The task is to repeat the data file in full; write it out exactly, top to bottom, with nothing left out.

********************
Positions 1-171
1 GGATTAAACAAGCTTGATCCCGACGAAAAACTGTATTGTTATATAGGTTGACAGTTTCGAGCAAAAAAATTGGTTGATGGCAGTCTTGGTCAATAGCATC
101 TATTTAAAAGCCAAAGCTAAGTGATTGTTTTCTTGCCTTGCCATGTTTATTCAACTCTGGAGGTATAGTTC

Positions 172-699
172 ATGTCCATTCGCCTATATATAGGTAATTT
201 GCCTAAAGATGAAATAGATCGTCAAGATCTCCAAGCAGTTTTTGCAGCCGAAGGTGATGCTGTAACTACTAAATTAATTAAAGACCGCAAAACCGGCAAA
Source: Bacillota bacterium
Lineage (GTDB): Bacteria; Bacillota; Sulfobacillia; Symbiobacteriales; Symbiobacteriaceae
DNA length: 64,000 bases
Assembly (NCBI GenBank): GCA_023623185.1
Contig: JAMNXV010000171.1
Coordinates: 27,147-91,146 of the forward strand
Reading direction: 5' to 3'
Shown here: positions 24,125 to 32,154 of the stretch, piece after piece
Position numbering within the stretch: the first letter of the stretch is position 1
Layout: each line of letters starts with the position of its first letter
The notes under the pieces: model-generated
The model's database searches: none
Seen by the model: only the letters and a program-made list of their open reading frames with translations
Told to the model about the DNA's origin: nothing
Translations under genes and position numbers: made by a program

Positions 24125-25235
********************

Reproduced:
Positions 1-171
1 GGATTAAACAAGCTTGATCCCGACGAAAAACTGTATTGTTATATAGGTTGACAGTTTCGAGCAAAAAAATTGGTTGATGGCAGTCTTGGTCAATAGCATC
101 TATTTAAAAGCCAAAGCTAAGTGATTGTTTTCTTGCCTTGCCATGTTTATTCAACTCTGGAGGTATAGTTC

Positions 172-699
172 ATGTCCATTCGCCTATATATAGGTAATTT
201 GCCTAAAGATGAAATAGATCGTCAAGATCTCCAAGCAGTTTTTGCAGCCGAAGGTGATGCTGTAACTACTAAATTAATTAAAGACCGCAAAACCGGCAAA
Source: Bacillota bacterium
Lineage (GTDB): Bacteria; Bacillota; Sulfobacillia; Symbiobacteriales; Symbiobacteriaceae
DNA length: 64,000 bases
Assembly (NCBI GenBank): GCA_023623185.1
Contig: JAMNXV010000171.1
Coordinates: 27,147-91,146 of the forward strand
Reading direction: 5' to 3'
Shown here: positions 24,125 to 32,154 of the stretch, piece after piece
Position numbering within the stretch: the first letter of the stretch is position 1
Layout: each line of letters starts with the position of its first letter
The notes under the pieces: model-generated
The model's database searches: none
Seen by the model: only the letters and a program-made list of their open reading frames with translations
Told to the model about the DNA's origin: nothing
Translations under genes and position numbers: made by a program

Positions 24125-25235